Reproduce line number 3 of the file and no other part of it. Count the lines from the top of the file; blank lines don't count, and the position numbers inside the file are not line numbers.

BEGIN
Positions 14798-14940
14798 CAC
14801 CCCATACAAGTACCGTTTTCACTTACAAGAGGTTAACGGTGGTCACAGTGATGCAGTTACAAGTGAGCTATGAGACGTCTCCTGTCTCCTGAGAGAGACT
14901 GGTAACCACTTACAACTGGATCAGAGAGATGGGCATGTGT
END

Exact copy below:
14801 CCCATACAAGTACCGTTTTCACTTACAAGAGGTTAACGGTGGTCACAGTGATGCAGTTACAAGTGAGCTATGAGACGTCTCCTGTCTCCTGAGAGAGACT